How does Shakespeare, in his play Macbeth, use the linguistic resources of his particular time and place to communicate universal ideas?
Although many thinkers today would challenge the notion that “universal ideas” exist, other thinkers (especially those interested in the common traits of the human brain) might challenge the challenge. Assuming, then, that the concept of “universal ideas” deserves some benefit of the doubt, we can ask which “universal ideas” appear (for example) in Act 2, scene 2 of Shakespeare’s Macbeth and how those ideas are expressed in forms of language typical of Shakespeare’s time.
In Act 2, scene 2, Macbeth and Lady Macbeth discuss the murder of King Duncan. The most obvious feature of the language of this scene is that Shakespeare is writing mostly in iambic pentameter meter – that is, in lines consisting of ten syllables in which the even syllables are usually accented. Iambic pentameter meter is a characteristic feature of many of Shakespeare’s plays, and in fact Shakespeare helped popularize the use of iambic pentameter by later playwrights. Few playwrights today, however, write in such meter, or indeed in any meter at all. Thus, the use of iambic pentameter meter in a play is one feature of Macbeth that makes it characteristic of its period. Whatever “universal ideas” this play expresses, it often expresses them in ten-syllable blank verse lines in which the even syllables are often stressed.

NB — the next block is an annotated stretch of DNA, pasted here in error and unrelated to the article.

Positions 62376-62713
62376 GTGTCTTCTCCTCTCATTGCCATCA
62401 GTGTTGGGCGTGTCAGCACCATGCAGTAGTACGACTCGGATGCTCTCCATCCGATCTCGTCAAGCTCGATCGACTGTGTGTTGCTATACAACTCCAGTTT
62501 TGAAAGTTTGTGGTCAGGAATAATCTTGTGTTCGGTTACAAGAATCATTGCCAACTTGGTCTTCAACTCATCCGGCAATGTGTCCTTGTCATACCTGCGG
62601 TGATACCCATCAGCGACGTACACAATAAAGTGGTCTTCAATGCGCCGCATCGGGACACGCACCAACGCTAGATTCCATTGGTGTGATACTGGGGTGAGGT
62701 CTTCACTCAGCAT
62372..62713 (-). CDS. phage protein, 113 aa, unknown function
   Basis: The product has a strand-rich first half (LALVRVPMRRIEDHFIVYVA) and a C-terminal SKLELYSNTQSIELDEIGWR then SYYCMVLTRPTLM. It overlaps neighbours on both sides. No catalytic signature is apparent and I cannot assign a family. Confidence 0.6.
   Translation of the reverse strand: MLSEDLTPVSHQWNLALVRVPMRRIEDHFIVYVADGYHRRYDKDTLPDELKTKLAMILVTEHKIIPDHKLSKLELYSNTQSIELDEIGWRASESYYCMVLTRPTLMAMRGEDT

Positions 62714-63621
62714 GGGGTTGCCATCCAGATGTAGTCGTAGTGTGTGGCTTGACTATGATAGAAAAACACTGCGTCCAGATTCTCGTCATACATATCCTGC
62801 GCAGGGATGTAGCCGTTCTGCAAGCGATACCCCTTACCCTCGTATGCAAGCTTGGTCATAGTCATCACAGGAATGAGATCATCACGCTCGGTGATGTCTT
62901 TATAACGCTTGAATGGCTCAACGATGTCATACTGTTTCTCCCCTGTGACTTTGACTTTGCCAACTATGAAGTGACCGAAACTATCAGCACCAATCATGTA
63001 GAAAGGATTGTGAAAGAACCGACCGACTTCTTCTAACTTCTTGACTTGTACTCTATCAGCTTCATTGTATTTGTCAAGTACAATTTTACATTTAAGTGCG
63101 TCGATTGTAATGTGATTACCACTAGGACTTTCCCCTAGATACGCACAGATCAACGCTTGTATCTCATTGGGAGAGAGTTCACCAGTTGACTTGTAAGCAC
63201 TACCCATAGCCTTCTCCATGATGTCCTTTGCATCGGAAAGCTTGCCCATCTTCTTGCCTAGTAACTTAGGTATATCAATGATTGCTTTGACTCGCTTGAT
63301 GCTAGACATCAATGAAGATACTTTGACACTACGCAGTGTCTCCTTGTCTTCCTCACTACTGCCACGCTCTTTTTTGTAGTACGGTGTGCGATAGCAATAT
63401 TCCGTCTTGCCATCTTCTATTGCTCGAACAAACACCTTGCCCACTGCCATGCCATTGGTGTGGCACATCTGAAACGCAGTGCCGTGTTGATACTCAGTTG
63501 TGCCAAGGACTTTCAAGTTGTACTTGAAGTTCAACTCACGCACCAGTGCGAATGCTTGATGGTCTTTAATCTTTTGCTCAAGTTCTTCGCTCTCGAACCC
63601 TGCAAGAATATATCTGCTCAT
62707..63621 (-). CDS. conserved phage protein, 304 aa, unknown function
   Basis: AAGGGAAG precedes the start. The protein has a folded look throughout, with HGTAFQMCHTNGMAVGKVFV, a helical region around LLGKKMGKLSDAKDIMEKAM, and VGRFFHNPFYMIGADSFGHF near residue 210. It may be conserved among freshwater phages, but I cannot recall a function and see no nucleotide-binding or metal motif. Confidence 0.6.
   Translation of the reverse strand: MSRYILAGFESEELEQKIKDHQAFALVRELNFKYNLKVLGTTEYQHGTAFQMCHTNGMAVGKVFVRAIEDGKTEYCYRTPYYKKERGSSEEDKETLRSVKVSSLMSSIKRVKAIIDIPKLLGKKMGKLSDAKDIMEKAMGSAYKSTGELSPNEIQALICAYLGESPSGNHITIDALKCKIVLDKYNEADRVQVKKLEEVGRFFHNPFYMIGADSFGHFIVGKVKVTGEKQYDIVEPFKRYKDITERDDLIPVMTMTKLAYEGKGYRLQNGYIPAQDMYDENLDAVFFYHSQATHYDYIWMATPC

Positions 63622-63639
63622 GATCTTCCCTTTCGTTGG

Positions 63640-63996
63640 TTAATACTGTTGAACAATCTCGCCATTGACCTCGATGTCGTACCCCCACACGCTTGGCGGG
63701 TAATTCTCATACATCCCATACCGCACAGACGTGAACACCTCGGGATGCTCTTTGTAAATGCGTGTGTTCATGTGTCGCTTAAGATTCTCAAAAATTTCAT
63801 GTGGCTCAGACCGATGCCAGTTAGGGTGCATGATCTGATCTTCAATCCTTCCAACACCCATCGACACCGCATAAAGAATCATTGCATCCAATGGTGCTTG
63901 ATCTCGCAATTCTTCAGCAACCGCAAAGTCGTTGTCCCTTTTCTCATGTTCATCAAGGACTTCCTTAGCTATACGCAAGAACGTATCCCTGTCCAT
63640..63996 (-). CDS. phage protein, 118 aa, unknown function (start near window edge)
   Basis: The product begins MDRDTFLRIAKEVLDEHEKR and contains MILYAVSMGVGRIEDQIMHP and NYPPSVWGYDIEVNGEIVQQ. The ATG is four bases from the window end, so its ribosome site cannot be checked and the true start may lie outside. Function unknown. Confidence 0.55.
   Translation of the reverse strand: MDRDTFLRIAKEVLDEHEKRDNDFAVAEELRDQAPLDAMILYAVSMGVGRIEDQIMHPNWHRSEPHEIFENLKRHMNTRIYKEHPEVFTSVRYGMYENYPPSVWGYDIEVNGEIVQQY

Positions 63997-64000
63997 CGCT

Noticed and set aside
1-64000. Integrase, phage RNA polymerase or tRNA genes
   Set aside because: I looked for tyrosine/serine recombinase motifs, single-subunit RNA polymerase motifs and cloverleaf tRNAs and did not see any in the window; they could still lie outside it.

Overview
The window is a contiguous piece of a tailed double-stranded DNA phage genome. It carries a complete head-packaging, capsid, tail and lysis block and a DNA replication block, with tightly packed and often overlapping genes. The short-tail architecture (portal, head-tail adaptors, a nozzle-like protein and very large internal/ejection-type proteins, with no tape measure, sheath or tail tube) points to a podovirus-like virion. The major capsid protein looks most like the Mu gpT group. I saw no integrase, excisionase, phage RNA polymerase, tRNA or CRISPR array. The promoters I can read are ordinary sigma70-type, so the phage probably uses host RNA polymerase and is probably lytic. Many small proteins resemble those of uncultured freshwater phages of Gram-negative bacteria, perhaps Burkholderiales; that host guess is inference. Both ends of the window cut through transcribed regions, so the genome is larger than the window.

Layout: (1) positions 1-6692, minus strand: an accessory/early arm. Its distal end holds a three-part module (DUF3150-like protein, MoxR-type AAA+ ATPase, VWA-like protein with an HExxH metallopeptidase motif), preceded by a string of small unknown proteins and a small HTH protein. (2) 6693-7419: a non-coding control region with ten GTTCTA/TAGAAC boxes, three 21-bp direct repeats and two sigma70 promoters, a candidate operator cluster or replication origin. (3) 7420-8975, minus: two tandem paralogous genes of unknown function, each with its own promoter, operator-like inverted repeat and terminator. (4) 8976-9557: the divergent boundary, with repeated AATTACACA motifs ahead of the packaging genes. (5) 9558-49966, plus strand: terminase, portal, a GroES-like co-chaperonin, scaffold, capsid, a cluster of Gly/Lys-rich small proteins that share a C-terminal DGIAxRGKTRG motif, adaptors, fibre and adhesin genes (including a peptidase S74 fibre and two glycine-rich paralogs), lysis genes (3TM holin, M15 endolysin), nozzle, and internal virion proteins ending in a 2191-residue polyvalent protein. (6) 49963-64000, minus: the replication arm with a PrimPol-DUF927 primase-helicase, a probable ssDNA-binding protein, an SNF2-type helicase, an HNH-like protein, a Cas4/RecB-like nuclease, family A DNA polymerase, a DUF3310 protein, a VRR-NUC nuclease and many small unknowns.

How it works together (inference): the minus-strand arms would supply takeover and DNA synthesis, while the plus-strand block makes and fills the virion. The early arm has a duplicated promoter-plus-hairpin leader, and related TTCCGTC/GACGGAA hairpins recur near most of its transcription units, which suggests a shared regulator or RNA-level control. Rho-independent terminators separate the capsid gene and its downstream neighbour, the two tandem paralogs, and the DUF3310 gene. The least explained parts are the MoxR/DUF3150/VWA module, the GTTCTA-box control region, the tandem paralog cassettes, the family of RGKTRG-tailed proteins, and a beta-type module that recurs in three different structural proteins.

Later in this scene, Macbeth, feeling a desire to wash his bloody hands, wonders,
Will all great Neptune’s ocean wash this blood
Clean from my hand? No; this my hand will rather
The multitudinous seas incarnadine,
Making the green one red. (2.2.57-60)
Shakespeare seems to have been the first writer in English to use “incarnadine” as a verb, and in that way as in so many others Macbeth is a product of its era. The English Renaissance was a time of great experimentation with the English language, particularly by Shakespeare himself, who coined, altered, or adapted many words. Thus, whatever “universal truths” Shakespeare expresses in his works will sometimes be expressed in language whose inventiveness was typical of its times.
Finally, another trait of style typical of Shakespeare’s era can also be seen in the quotation just cited – specifically in the reference to Neptune. Writers in the English Renaissance were far more likely to allude to classical Greek and Roman myths than has been true of writers since the nineteenth century. Thus, when Macbeth expresses his sense of guilty pollution here, he does so in language that is not only in some ways highly original (as with “incarnadine”) but also in language that is in some ways highly traditional (as in the reference to Neptune).